The real source of middle-class money woes
After the 'lost decade' of the 2000s, average Americans are still suffering from 3 persistent economic ailments.
There are many reasons middle-class Americans feel squeezed right now: The high unemployment rate (8.1 percent), rising cost of college tuition, or the fact that close to one-third of homeowners are underwater. But it's a combination of three other factors that led the Pew Research Center to label the 2000s a "lost decade" for the middle class: declining household income, shrinking net worth, and a smaller middle class.
"Income peaked in 1999 and it has not yet returned to that peak," says Paul Taylor, a coauthor of the report and the executive vice president of the Pew Research Center. "It's the first decade in modern U.S. history where that's the case," he adds.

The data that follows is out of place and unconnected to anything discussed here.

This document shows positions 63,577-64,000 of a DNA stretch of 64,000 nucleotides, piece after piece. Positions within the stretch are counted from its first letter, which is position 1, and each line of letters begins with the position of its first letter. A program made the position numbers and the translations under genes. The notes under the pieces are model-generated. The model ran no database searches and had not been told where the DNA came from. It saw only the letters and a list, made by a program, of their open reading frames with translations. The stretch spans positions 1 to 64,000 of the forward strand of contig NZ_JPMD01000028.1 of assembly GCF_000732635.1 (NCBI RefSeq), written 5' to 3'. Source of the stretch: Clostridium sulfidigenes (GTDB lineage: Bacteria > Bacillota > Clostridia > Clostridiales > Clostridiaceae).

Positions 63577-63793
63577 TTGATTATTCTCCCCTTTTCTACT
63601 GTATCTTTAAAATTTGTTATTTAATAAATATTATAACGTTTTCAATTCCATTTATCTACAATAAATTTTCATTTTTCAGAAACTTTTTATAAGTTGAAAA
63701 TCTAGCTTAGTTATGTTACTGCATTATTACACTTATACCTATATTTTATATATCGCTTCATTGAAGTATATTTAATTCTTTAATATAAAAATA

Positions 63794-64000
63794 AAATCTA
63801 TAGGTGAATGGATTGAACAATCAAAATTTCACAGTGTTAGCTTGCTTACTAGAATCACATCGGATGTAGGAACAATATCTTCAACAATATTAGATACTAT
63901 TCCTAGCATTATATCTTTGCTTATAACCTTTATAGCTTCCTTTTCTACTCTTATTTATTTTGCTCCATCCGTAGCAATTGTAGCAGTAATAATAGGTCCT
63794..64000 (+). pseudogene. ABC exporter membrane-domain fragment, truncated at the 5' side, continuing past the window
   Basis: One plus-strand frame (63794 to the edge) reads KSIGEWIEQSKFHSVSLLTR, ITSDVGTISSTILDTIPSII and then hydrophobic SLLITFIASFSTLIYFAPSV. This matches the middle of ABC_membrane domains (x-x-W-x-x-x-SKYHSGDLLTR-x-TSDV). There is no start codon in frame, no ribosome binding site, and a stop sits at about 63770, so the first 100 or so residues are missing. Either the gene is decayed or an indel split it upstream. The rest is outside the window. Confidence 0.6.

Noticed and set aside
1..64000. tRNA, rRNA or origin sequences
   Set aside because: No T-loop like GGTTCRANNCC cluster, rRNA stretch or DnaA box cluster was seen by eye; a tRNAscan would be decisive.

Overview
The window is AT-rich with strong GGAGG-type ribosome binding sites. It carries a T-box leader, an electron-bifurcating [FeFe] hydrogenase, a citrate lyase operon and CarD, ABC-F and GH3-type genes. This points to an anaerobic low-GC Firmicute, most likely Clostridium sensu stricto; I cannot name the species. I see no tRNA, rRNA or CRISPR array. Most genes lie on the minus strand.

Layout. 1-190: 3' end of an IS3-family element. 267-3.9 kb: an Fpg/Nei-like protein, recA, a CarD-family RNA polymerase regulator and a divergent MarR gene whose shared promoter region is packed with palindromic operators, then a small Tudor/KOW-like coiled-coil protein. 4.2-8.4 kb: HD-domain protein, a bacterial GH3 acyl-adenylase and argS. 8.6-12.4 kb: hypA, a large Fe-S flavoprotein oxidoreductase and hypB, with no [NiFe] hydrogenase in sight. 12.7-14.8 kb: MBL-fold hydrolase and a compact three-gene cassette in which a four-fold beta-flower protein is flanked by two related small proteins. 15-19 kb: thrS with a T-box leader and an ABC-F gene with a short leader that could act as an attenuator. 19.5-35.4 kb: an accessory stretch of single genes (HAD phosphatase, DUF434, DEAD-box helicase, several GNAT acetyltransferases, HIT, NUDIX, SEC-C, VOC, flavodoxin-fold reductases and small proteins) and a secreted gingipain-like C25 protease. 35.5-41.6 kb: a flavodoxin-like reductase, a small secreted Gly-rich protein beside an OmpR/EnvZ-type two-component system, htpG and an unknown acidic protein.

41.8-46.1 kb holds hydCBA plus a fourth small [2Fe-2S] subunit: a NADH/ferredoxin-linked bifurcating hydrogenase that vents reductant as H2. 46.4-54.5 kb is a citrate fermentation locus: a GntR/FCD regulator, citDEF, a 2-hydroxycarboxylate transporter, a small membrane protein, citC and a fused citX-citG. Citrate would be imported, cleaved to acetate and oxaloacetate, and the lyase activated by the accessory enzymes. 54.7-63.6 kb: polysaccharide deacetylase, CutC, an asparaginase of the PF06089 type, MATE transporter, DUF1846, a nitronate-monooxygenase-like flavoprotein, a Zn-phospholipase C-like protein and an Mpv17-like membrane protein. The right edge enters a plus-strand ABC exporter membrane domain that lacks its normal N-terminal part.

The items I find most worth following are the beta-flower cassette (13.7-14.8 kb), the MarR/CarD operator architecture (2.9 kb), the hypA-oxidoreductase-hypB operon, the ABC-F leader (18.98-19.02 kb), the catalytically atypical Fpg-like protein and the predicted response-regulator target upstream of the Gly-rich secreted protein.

While income tends to be more volatile as people lose and gain jobs, Taylor says net worth is also a valuable measure of financial security, because it indicates whether people are able to afford an unexpected medical bill or other unplanned expenses. "It's enormously important to people's sense of economic well-being," says Taylor.
Pew measured the size of the middle class by defining it as those earning between two-thirds and double the national median income. Around 51 percent of Americans fell into that category in 2011, compared to 61 percent in 1971. Taken together, these numbers show that "the middle has gotten poorer and smaller," says Taylor.
Survey respondents' perceptions of the economy and their own well-being also reflect those negative numbers. Among middle-class adults, 85 percent said it was more difficult now than it was 10 years ago to maintain their standard of living, and most respondents also agreed that "It is more difficult to get ahead today than it was 10 years ago." Meanwhile, the majority of middle-class respondents said they "had to reduce household spending in the past year because money was tight."